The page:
Side Effects May Vary by Julie Murphy
Balzer + Bray, 2015, 352 pages
For a while now, in all of the book blogs I follow, I’ve seen an explosion of Julie Murphy’s Dumplin’. This review is not about Dumplin‘, but about another of Murphy’s books, Side Effects May Vary. In this novel, high school student Alice discovers a secret her truth-obsessed mother has been keeping just before Alice is diagnosed with cancer. With the uncertainty of her illness, Alice decides this is a great time to get back at her bullies and adversaries through humiliation tactics. Not counting on getting well again, Alice has to handle the consequences of her actions when she is declared healthy by her doctor.
Maybe I wasn’t paying close attention to Side Effects May Vary, but the book just wasn’t that memorable for me. Though the characters were really refreshing for young adult fiction (more on that later), and the plot was relatively original (despite blurbs insisting fans of The Fault in Our Stars would love this one), there have been multiple times since I’ve read it where I had to go, “Oh, yeah — I forgot I read that. What was it called? What was it about?” Part of the problem of not really remembering much about it is not really knowing what it was that made it so bland. As I’ve mentioned both characters and plot were interesting, I suspect it was the prose, though I don’t recall it being bad — it was just there. It conveyed a story, it did its job, and that was it.
But for all that, the book is full of great moments that, as a whole, are not greater than their individual parts. Murphy places her characters in really interesting places that felt new and untouched, despite other books that have scenes in similar locations — doctor’s offices, school gyms, beach houses. They’re not terribly common in fiction, but they’re not exactly uncommon, either. Despite this, each place felt fresh and each place enhanced the moments which took place in them. This seems paradoxical — bland prose that somehow makes the settings present and bitingly real? Maybe it’s the mundane style of the language that grounds the rest of the novel making it almost hyper-real. I realize the vagueness of this review isn’t very helpful, but the vagueness is the best representation of the book.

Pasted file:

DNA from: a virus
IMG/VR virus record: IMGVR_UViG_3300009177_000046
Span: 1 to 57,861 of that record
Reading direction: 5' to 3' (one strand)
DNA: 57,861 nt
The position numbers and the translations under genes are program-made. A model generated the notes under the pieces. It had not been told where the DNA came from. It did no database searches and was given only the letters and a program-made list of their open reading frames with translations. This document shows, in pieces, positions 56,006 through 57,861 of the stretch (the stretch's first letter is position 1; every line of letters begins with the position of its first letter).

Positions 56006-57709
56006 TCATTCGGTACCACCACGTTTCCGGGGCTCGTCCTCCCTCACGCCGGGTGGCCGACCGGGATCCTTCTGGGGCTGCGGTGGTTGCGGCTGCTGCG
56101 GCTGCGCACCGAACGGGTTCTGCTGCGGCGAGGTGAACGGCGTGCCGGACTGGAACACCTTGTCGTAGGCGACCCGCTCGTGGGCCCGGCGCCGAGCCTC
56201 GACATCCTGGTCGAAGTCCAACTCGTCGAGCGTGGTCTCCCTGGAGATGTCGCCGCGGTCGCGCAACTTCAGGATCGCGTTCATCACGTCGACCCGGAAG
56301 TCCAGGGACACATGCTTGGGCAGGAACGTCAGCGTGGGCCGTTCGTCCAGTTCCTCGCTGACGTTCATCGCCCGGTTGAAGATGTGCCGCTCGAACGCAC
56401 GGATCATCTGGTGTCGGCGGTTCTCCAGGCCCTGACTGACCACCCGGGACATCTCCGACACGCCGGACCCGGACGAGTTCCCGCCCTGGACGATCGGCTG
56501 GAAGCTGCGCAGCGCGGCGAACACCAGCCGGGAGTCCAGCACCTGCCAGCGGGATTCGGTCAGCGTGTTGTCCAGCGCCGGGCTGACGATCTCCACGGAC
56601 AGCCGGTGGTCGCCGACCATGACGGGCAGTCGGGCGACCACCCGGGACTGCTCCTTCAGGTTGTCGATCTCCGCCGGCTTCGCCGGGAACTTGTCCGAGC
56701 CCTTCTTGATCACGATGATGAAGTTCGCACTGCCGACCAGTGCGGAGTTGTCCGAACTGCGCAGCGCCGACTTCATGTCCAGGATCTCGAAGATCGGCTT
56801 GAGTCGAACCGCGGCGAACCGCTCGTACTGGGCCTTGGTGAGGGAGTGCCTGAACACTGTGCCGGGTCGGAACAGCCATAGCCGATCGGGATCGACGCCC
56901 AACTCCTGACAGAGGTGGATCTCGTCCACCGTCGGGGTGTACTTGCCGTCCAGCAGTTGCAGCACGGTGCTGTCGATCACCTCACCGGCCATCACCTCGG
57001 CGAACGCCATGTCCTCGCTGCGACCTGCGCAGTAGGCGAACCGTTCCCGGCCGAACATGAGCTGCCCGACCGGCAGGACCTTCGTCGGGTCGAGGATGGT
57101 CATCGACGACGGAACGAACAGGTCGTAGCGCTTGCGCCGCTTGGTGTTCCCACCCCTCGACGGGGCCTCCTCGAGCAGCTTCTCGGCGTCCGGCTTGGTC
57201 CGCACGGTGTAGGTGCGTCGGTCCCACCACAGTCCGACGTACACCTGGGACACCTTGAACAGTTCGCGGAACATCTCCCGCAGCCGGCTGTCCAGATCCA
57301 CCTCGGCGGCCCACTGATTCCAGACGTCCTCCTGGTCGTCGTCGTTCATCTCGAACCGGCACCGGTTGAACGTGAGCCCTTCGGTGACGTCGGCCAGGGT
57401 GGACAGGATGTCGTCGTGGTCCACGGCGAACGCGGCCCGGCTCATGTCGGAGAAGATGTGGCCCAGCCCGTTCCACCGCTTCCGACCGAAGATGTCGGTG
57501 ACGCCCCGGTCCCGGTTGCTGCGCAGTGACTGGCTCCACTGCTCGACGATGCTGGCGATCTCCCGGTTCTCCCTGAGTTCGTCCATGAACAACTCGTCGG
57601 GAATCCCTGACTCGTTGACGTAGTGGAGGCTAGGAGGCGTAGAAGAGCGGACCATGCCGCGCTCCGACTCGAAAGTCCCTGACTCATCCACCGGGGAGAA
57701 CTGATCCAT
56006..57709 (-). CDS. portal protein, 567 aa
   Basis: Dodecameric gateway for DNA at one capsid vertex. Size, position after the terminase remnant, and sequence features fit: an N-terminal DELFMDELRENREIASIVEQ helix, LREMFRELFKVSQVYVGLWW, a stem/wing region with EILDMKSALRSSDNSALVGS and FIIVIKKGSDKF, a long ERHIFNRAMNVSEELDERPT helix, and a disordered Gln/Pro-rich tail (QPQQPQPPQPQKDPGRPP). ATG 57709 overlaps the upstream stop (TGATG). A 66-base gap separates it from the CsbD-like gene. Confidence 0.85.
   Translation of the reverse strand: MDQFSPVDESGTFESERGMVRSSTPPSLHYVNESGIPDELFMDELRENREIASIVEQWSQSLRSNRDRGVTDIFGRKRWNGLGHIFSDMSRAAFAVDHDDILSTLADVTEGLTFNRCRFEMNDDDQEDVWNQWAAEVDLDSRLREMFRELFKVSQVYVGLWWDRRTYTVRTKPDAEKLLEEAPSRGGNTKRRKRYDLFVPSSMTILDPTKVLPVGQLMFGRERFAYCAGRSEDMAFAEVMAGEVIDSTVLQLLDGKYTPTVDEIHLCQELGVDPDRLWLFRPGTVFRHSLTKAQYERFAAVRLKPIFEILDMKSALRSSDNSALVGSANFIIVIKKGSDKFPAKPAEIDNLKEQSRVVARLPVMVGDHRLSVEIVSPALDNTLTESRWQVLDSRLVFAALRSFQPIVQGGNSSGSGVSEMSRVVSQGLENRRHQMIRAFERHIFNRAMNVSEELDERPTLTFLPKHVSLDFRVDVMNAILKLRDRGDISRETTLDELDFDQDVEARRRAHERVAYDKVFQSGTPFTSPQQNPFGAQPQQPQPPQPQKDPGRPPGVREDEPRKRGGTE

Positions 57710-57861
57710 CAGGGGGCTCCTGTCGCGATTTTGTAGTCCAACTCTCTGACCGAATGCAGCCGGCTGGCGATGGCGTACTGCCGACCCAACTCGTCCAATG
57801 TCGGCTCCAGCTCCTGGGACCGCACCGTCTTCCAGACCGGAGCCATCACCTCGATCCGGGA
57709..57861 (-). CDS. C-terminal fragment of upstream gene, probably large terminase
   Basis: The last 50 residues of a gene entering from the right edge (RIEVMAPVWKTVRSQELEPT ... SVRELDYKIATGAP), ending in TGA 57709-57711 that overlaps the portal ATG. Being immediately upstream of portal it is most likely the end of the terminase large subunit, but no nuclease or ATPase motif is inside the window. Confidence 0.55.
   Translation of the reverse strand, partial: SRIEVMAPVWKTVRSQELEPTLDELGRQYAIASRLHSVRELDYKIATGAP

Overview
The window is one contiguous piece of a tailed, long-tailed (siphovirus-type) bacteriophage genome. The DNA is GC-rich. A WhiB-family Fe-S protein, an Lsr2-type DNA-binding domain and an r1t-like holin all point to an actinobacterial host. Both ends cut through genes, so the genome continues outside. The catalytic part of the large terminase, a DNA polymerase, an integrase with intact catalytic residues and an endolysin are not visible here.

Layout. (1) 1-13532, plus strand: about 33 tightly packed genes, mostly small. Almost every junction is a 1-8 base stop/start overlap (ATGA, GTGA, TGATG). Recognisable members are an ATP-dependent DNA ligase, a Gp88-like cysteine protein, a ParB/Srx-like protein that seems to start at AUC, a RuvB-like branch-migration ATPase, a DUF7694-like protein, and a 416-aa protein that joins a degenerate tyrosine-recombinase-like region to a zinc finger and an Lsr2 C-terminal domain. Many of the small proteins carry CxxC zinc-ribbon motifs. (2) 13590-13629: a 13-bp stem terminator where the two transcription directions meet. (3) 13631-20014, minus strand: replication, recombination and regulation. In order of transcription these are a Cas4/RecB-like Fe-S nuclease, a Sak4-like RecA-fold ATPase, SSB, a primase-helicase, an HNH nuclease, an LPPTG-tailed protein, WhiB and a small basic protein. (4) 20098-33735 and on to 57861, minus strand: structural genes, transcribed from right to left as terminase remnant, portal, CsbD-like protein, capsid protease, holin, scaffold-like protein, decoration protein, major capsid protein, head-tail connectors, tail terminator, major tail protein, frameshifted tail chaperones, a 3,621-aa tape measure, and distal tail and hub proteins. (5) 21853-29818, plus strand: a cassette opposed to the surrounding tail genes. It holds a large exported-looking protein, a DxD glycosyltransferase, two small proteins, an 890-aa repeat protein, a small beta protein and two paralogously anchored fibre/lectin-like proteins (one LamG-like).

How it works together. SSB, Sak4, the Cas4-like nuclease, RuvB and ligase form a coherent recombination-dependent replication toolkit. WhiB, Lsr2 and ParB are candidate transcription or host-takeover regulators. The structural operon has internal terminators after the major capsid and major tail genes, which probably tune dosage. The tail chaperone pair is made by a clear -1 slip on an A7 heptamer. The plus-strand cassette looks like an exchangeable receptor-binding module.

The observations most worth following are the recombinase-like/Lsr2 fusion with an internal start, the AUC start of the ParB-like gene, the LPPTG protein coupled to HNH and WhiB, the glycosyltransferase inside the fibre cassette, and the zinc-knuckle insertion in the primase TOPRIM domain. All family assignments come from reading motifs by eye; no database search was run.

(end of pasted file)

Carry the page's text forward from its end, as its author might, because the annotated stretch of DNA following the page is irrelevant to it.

Right — so, characters. If you’re looking for a book which allows you to fall in love and cheer for the main character, this isn’t it. Alice is incredibly unlikable to the very last page. This makes an interesting point about fiction and literature — does a character have to change and learn after they’ve experienced the conflict of their novel in order to make the work worthwhile? Certainly other pieces of literature have taken on this topic (more adeptly, no doubt), but Murphy does it well enough to make it evident. Alice is vengeful, mean, manipulative, uncommunicative, and spiteful. This is the case even prior to her diagnosis, but it’s especially true after (and, okay, we can attribute that special degree of meanness to her fears and the “screw it” attitude that can come with impending death). But it’s so different from the timid, bookish, painfully nice girls you see in young adult fiction over and over again. And, while I don’t know that it works especially well here, I appreciate the attempt all the same (and humbly request authors write more unlikable protagonists).
Another central character, Harvey, serves as Alice’s best friend/love interest. He’s got a lot of interesting things going on, too, despite his trope-y nice-guy persona. While being a nice guy, Harvey isn’t too afraid to stand up to Alice when she’s being awful (you know, often), and he’s complemented nicely by two other tertiary characters who play greater roles than just place-holders, thankfully.
The primary issues I have with Alice and Harvey are, interestingly enough, one of the places they overlap significantly. Alice, a former ballet dancer, has given up dancing due to a seeming lack of interest, though her teacher (Harvey’s mom) remarks how wonderful a dancer she is. Meanwhile, Harvey feels similarly about piano, which he has agreed to play for his mother’s ballet classes. I’m frustrated at this cliché of having a hobby and being a borderline-prodigy at it but not finding it fulfilling. I don’t think it serves much of a purpose and it never really has.
This final disappointing plot point aside, Side Effects May Vary isn’t bad, it’s just not terribly memorable. If you’re looking for something a little different and some quick escapism, this might be an option for you and, with the right level of expectation, you’ll enjoy it.
❤❤💔 out of ❤❤❤❤❤